Government-mandated testing of poor children for lead poisoning may be a waste of money in Orange County, according to a study by Orange County health experts published today in the Journal of the American Medical Assn.
The relative newness of Orange County's housing, only a tiny fraction of which was built before 1950, when lead-painted surfaces were common, was cited as the chief reason why "lead poisoning is not a major public health problem among Orange County children," stated the report by the Orange County Health Care Agency.
Last year, more than $129,000 in state money was spent to test for lead levels in the blood of about 5,700 children in Orange County.
"The money could be better spent at least in Orange County on other programs to improve the health of children such as increasing immunization rates, meeting nutritional needs and doing more frequent physical exams," said Dr. Gerald Wagner, a public health officer and co-author of the report.
But Wagner's conclusion was criticized as premature by Robert Schlag, acting chief of the childhood lead poisoning prevention program for the California Department of Health Services.
The fact that 15 children were reported with lead poisoning in Orange County last year, Schlag said, "gives me pause to accept that analysis."
The federal government requires testing of blood for lead levels in all children under 6 who are enrolled in Medi-Cal.
In 1991, California, responding to a lawsuit by advocates for children, applied the testing requirement to children in the state-funded Child Health and Disability Prevention program for low-income children.
Wagner stressed that other urbanized areas with a significant lead poisoning problem, such as Oakland, Sacramento and parts of Los Angeles County, might benefit from such blanket blood testing.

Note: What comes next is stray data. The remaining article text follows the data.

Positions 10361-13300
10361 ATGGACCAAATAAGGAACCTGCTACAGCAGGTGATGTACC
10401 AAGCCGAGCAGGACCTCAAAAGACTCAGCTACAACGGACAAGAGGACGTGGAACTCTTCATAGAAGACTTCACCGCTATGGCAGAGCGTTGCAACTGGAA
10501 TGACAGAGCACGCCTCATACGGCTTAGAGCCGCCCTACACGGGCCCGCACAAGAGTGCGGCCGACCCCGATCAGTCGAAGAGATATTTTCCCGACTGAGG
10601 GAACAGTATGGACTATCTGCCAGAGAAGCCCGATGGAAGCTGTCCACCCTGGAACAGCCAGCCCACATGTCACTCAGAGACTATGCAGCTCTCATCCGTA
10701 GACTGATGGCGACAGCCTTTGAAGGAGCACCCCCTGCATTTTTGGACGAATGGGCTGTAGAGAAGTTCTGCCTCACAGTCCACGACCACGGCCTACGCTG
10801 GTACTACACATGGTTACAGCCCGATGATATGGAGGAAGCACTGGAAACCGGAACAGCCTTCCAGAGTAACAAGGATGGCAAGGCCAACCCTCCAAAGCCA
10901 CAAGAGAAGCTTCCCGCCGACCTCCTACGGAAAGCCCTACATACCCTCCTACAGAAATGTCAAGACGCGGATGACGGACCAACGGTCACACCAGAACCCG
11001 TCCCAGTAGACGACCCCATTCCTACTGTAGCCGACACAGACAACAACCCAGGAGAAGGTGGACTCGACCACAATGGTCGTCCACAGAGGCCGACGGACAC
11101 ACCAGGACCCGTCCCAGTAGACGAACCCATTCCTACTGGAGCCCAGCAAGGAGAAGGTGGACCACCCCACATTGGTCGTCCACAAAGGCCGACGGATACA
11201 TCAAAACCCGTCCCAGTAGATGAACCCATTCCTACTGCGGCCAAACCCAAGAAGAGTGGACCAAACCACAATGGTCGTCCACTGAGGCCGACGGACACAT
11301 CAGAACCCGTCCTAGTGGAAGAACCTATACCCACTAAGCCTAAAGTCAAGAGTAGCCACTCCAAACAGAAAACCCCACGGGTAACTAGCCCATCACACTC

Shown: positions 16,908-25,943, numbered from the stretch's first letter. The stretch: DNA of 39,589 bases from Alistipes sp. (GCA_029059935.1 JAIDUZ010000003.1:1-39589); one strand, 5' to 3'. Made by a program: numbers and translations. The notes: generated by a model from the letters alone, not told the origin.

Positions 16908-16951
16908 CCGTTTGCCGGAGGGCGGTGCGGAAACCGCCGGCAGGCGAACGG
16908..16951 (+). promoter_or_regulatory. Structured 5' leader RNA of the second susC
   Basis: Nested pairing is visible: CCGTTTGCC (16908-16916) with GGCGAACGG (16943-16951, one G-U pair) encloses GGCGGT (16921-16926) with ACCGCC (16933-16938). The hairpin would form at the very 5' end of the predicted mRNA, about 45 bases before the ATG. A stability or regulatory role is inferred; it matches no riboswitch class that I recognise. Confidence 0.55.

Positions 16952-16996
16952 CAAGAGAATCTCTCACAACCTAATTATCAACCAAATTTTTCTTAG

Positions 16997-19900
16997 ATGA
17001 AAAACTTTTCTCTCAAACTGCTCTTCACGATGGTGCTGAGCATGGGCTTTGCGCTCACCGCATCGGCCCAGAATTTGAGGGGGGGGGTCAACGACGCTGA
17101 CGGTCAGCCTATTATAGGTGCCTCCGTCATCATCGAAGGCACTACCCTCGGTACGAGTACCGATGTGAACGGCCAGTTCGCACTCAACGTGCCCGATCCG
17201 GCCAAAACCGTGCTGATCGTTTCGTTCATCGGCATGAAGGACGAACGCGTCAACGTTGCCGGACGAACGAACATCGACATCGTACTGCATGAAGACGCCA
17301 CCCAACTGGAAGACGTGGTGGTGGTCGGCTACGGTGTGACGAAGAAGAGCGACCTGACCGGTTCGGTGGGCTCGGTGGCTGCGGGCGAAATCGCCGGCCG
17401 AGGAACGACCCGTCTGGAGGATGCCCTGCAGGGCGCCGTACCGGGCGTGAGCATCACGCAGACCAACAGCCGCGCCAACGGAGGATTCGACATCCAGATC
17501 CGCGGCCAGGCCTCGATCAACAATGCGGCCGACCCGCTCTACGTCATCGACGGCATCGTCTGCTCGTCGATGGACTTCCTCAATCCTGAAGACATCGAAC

But in Orange County, he suggested that it would be just as effective and less expensive to perform blood tests only on those children who by their family history seem to be at risk for lead poisoning, such as Latino children whose parents use traditional home remedies containing lead.
This study's conclusion was based on the results of the blood testing of 5,115 children between 1 and 6 years old participating in the the federal Early and Periodic Screening, Diagnosis and Treatment services program, from March through December, 1992.
The agency reported that "clinical signs and symptoms of toxic effects due to lead were not found in any" of the children who were tested and 92% had blood levels of lead below 10 micrograms per deciliter. Above that level, there is a risk that lead poisoning will cause learning disabilities, says the Centers for Disease Control.
Of the 16 Orange County children with the highest concentrations of lead, all were Latino, including children in households where lead-containing Mexican folk remedies and unglazed cooking pots are used and where children are encouraged to eat dirt as a source of vitamins and minerals.